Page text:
Kolkatans do keep an emotional sense of their belongings. Many artefacts in Kolkata do help us to preserve our unique identity.
Kumortuli is one such unique example, an abode of idol makers located at SovaBazar in North Kolkata. It is traditionally a potter’s hub for more than three centuries. By virtue of their artistic productions these potters have moved from obscurity to prominence.
They are an independent international brand of Durga-Image makers. Kumortuli continues to remain an exclusive exporter of the idols of the goddess to different nooks and corners of the globe during Durga Puja to more than 90 countries.
About 450 studios in Kumortuli serve as both workplace and home. The potters who make these images are called ‘kumars’ and they often have the surname Pal or Paul.
This abode of idol makers not only supplies clay idol of Hindu God and Goddesses to Barowari Pujas in and around Kolkata, but also a number of idols are also exported carousing seven oceans.
Get to Know Kumortuli at a Glance
Image Source – Krisnendu Sar
Location of workshops: Mostly located around Banamali Sarkar Street where languish air melts into a buzz of activity.
Typical Kumortuli Idol: The idol is made of bamboo and hay — the bamboo serving as the skeleton and hay the flesh.
Product Used: A skin of Entel Maati, a sticky variety of clay procured from the bed of the Hooghly.
Time Taken: Takes three weeks to transform into a strong clay and hay structure.
Kumar Parar Katha
Image Source – Dibyendu Seal
Asiatic Society of Calcutta estimates that first formal “puja” of Durga was held around 1606 A.D. At present Baghbazar area in Kolkata by a zamindar Pran Krishna Halder. Four years later, Kumortuli’s “Kumars” started making the idols of “Maa” (mother goddess) Durga in clay for the neo-rich feudal lord Laxmikanta Roy Mazumder, who is the first patron of Kolkata’s potter’s town and initiator of “puja” of Durga in clay idols.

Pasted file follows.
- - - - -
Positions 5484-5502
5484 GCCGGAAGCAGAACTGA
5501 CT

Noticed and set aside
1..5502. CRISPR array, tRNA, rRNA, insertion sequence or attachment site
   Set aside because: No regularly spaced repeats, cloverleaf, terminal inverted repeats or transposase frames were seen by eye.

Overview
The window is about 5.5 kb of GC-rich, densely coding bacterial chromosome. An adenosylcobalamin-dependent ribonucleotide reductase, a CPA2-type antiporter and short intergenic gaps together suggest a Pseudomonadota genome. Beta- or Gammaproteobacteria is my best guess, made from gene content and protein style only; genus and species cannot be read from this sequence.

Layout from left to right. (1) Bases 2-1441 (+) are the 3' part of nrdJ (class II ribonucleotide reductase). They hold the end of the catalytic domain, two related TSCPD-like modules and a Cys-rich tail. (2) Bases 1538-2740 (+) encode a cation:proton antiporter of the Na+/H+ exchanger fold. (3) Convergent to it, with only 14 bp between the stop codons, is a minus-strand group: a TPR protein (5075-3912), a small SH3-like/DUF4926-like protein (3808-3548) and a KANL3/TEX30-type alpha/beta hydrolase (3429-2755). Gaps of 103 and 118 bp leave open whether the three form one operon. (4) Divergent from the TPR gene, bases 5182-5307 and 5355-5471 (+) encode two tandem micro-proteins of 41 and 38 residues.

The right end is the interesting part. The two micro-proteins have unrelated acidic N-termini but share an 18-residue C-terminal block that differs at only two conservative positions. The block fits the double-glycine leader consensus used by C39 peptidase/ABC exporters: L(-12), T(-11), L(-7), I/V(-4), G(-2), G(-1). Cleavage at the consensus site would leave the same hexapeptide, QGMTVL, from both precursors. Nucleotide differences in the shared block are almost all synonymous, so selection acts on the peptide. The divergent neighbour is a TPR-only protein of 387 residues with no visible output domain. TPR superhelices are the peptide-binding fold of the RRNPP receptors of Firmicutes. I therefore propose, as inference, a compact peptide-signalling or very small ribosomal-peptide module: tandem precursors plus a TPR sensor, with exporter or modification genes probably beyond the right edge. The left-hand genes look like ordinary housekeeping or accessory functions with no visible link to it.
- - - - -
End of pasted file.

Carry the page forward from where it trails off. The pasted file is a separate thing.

All types of clay idols like Saraswati, Laxmi, Ganesh, Kartick, Kali, Viswakarma, Durga etc. Among this Durga idols are most famous and is estimated that 15000 idols are made every year and still increasing.
The Kolkata Metropolitan Development Authority (KMDA) will implement the project JNNURM (Jawaharlal Nehru Urban Renewal Mission), 35 percent of its cost being borne by the central government, 15 percent by the state government, and the remaining 50 percent being arranged through loans.
KMDA will construct houses for artisans over five acres of land at Kumortuli on the ground-plus-three-floors pattern. It will also build an art gallery for artisans to display their creations.
A Glimpse of My Views
Image Source – Mithun Basak
A visit to Kumortuli exhibits the curious faces and inquisitive whispers of foreign tourists as they make a beeline for the area. With Durga idols becoming increasingly popular across the globe, a visit to the Victoria Memorial and a view of the Howrah Bridge are not the only attractions for foreigners in Kolkata. Tourists from different countries — America, Australia, China, Canada, Japan and England — are eager to look around and observe idols immersed in the river turns to river clay in no time, and the same clay is brought to create idols each year.
The cycle of Creation never stops and renews itself; it transforms itself into a new form. My research will cultivate this rich culture of Kolkata to make it a little more popular to my readers.